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Community Futures Grants - lending more than a helping hand

Posted on : 24 December 2021

Funding projects in communities from the far north of the state to the central west and down to the southern slopes, the Community Futures Grants program lends more than a helping hand. Providing up to $25,000 in funding, supported by sales of the Ag Bag at the Sydney Royal Easter Show, this program allows communities to come together and work on projects that benefit all – from showground seating and kitchen upgrades to fencing, gardens and shade structures.

Read about the projects we supported in 2022:

 

North Star CWA

North Star is an isolated rural community approximately 742 km north north-west of Sydney, with a dedicated CWA and an 82-year-old Memorial Hall in desperate need of maintenance. The tallowwood floor in the hall has borne the weight of dancers, pre-schoolers, fitness groups, ANZAC Day service attendees, primary school students, and a lot more, and is now in need of some serious nail punching, hole filling, sanding, and sealing. The splintering of the timeworn floorboards has deemed the venue not fit for purpose – not only impacting the local groups who rely on a safe, sheltered location but also the fundraising opportunities for the community and the importance of keeping the community together. The renovated floor surface will make the Memorial Hall safer, more attractive, and the first option for groups seeking a venue for activities.

Agricultural Pastoral And Show Society Of Lockhart Inc.

Located in the Riverina region of southwestern NSW, Lockhart has an incredibly motivated Show Society looking for ways to increase community events and enhance the overall experience for attendees and participants. New equipment including a portable stage and steps, plus tables and chairs will reduce costs associated with continuously hiring equipment, ensuring funds raised at events will stay with the Society. The new stage with easier access will allow for greater inclusion and will benefit a wide range of community groups.  Event attendees will feel more welcomed with the addition of extra tables seating and the overall look of the Showground will be improved.  Regional towns and villages rely heavily on their Showgrounds for events, fundraising, attracting visitors, and hosting agricultural activities. The sense of community and the support offered is incredibly important and sees many drawn to the Showground to celebrate or come together in times of trouble.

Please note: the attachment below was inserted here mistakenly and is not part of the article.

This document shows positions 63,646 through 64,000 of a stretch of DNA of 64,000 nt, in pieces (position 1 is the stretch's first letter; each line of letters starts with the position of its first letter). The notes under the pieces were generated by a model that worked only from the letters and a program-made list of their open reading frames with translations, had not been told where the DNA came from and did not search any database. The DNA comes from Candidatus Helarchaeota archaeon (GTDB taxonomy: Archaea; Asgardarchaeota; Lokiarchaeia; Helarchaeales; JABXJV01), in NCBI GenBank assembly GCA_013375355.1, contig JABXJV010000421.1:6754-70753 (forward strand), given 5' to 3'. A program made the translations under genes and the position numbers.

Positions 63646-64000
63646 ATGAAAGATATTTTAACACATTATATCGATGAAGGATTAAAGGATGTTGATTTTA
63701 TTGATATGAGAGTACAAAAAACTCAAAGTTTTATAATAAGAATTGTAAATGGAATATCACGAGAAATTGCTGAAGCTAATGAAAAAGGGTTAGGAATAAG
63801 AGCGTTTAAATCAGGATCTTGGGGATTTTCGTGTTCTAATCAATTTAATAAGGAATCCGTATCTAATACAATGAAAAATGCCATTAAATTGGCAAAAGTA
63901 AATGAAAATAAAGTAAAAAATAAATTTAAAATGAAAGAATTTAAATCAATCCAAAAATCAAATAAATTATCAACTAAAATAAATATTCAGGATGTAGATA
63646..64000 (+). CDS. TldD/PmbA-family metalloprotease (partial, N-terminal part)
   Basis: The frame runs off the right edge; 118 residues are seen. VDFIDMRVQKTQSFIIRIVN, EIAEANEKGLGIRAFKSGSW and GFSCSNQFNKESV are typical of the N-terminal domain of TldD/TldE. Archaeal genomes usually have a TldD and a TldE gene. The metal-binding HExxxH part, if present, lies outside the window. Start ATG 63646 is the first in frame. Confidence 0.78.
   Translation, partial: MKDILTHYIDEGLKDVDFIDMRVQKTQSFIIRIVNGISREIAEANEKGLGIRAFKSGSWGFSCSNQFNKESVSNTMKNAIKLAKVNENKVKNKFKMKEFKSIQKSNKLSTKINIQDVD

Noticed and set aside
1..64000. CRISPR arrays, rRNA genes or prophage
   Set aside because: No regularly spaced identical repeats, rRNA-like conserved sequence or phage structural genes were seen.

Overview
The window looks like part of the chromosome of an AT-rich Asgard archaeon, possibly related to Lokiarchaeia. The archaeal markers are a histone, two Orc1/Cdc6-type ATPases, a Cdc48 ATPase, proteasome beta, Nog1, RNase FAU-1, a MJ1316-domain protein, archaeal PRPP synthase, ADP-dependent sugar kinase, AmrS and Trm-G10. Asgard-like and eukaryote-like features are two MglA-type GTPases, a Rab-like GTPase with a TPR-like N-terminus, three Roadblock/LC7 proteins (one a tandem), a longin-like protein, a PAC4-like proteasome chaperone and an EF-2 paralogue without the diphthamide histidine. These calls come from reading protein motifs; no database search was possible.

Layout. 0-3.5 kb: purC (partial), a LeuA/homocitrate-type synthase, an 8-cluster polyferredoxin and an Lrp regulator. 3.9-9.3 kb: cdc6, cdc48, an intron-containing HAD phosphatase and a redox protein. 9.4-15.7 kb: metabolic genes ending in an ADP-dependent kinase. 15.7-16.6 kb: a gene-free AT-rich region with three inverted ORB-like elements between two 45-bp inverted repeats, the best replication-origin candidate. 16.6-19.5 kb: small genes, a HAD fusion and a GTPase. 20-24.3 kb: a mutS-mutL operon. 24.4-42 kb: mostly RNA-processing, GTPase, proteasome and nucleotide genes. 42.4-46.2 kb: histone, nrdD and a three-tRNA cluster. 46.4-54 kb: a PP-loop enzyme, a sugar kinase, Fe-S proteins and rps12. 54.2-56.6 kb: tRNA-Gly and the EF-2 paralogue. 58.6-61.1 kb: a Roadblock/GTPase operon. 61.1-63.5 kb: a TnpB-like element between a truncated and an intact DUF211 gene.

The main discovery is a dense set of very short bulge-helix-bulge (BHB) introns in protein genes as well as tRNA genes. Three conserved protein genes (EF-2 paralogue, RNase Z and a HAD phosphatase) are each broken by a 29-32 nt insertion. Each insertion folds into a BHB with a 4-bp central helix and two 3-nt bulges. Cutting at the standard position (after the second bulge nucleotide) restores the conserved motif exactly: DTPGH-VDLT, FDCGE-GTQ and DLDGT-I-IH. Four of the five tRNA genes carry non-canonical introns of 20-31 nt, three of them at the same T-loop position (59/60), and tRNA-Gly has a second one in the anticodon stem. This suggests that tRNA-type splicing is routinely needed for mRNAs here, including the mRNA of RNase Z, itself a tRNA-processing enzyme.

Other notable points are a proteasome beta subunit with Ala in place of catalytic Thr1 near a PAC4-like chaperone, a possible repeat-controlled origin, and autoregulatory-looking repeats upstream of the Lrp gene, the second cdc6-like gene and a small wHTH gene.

Cumnock Show Society

In the west north-west of NSW, the small town of Cumnock has a Show Society kitchen waiting for an upgrade with more storage space, new equipment, and working areas for meal prep and cooking. The Showground is a major hub for the community, holding the annual Show, horse events, dog competitions, Council events, and seminars. The kitchen barely complies with health and safety standards and will not survive much longer, and important moneymaking opportunities and large events will be lost to other communities. The kitchen upgrade will lead to increased use of the facilities from the broader community and funds to ensure the Showground can continue to improve and enhance all of its facilities.

Uarbry Hall Association

In the middle of the Central West, a rest stop must be equipped with Public Use Water and Amenities, and that is exactly what the people of Uarbry are after – amenities/public toilets alongside the shaded structure weary travellers are drawn to. The shade structure was built to replace the Historic Uarbry Hall – destroyed by the Sir Ivan bushfire in 2017, but amenities weren’t included. The small community calling this village home wants to attract visitors off the highway and hope picnic tables, shade, toilets, and some peace and quiet could be just the thing to do it. Uarbry is a small village with a giant heart and is slowly but steadily rebuilding after the 2017 fires, visitors will help boost their spirits and encourage local activities.

Trundle Show Trust

Trundle Showground, in the Central West of NSW, is home to an impressive range of events including the annual Agricultural Show, Bush Tucker Day, ABBA Festival and Australia’s only flatland hang gliding competition – Wings Out West. Trundle may be where the wattle blooms, but it is also a place overdue for renovated kitchen, bar, and office facilities at the Showground.

The Showground has a full calendar of annual events, but the current facilities struggle to cope, and volunteers are reluctant to assist due to compromised safety and incredibly poor working conditions. The revamp of the hospitality area will make the venue more functional, easier to work in, and ease the workload and stress of volunteers.

Inverell Community Gardens

The Community Garden in Inverell has been an absolute labour of love for all concerned since its inception in 2013. Nine years later and the land on which they grow has been reclaimed by the council and they have had to find a new home. The move has allowed for smarter planning, and they know shade is a priority for volunteers and visitors. The Garden is an amazing space, providing a social hub, educational area, sense of purpose, creative outlet, and an enhanced sense of belonging to a nurturing community.

Local suppliers and contractors will be utilised for the construction of the shade shelter, along with a hardy group of volunteers – all contributing to a self-sustaining community hub. Inverell Community Garden is an incredibly valuable resource in a town that has suffered through drought and fires.

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